A new podcast: Order 9066

Each year we mark the Day of Remembrance with events recognizing Executive Order 9066, signed on February 19, 1942, after Japan’s bombing of Pearl Harbor. The order put into motion a military proclamation that forcibly uprooted 120,000 people of Japanese ancestry from their homes and sent them to incarceration centers in desolate locations in the United States for the duration of the war. Two-thirds of them were American citizens.

Last year, to commemorate the 75th anniversary, the museum opened the exhibition Righting a Wrong: Japanese Americans and World War II, which will remain on view until December 2018.

This year, in a continued effort to increase public engagement about this chapter of American history, the museum partnered with American Public Media to create Order 9066, a landmark podcast series examining this sobering period in the nation’s history. Two of the podcast's eight episodes are now available, along with bonus material from the project.

This three-minute trailer provides a brief overview of the Order 9066 series.

What was going through the minds of the Japanese Americans as they heard news of the bombing of Pearl Harbor? What about those who received orders to leave their homes? Order 9066 is engaging and multifaceted with eye-witness accounts and dramatizations. The episodes are narrated by Sab Shimono and Pat Suzuki, veteran actors and stage performers who were both incarcerated—Shimono at Tule Lake, California, and later Amache, Colorado, Suzuki at Amache, Colorado.

Two portraits, side-by-side
Sab Shimono (left) and Pat Suzuki (right) host the podcast series. Both are former incarcerees. Images courtesy of American Public Media.

“The Day of Remembrance made this an especially important time to launch Order 9066, but the series’ themes of fear, intolerance, and perseverance are important to reflect upon in today’s fractious political climate,” said series co-producer Stephen Smith. “The tragic events surrounding Order 9066 pose a major historical lesson about how America should, and should not, respond when the nation’s founding principles are under attack.”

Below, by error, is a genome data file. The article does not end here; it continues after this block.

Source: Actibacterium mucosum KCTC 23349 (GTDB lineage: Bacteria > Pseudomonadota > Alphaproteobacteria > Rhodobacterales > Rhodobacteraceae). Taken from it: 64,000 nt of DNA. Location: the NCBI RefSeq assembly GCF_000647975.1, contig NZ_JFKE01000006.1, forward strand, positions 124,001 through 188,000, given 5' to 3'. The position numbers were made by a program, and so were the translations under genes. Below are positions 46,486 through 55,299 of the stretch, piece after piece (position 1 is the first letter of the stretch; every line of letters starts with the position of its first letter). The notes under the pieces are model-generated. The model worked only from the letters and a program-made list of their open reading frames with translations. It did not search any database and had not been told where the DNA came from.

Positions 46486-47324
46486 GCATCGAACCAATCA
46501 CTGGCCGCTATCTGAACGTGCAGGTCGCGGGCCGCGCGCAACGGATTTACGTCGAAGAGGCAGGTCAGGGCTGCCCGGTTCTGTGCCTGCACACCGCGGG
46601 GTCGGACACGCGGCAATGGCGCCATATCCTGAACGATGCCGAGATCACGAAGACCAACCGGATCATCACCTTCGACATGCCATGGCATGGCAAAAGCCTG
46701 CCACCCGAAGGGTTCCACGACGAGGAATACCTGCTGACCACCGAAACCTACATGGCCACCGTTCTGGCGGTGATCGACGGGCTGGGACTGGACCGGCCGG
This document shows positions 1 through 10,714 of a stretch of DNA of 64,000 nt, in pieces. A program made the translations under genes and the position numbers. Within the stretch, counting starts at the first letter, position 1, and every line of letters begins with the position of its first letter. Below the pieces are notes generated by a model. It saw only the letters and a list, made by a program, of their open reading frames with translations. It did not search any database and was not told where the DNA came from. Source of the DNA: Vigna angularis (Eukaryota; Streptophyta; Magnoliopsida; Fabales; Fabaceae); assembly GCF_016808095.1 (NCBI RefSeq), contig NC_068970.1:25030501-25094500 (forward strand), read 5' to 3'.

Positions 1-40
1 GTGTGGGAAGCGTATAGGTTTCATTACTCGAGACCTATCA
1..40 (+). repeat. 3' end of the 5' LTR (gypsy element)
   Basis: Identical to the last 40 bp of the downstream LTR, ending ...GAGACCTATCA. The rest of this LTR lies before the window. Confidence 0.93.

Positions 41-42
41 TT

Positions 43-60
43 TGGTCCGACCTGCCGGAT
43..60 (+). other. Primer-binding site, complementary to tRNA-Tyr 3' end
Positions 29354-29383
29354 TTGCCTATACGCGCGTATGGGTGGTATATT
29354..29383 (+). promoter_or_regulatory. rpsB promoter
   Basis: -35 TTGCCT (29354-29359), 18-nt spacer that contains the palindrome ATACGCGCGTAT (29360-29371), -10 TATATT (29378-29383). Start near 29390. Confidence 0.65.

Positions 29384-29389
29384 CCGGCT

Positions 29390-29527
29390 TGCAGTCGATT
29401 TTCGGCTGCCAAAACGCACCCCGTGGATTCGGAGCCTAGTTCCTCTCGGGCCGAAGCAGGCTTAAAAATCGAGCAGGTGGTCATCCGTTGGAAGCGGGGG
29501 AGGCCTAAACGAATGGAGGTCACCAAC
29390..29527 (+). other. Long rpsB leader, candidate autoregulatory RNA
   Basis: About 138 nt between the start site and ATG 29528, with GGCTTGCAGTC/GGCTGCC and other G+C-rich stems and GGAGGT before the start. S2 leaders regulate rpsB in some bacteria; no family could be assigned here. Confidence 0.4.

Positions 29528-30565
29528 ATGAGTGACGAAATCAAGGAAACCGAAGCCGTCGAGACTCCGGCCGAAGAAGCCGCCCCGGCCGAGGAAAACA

A signed button-down shirt on a table
As part of their collaboration, APM Reports and the museum have been crowdsourcing objects that connect people to this chapter in American history. This shirt, submitted by Dennis Kato, belonged to his mother, an incarceree. It is embroidered with the signatures of friends from the Amache incarceration center. This and other objects can be found on the podcast’s website.

The series describes the racist atmosphere of the time, life in the incarceration centers, and the extraordinary ways incarcerees adapted. It tries to help listeners understand the complexities of incarcerees’ views on topics like patriotism, resistance, and loyalty. Later episodes will focus on the movement for redress that eventually led to a formal apology from the U.S. government, and much more.

By hearing archival audio, historical context, and first-person narratives, listeners will experience a nuanced and memorable account of a dark chapter in the country’s past, and they will be able to imagine what their own actions might have been at the time. We hope you’ll subscribe and listen!

Support for “Order 9066” comes from the Terasaki Family Foundation, the Henry Luce Foundation, the Wallace Alexander Gerbode Foundation, and Penelope Scialla.

Righting a Wrong: Japanese Americans and World War II is generously supported by the Terasaki Family Foundation, with additional assistance from the Japanese American Citizens League and AARP.

Noriko Sanefuji is a museum specialist, and Julie Abo is a volunteer in the Division of Armed Forces History.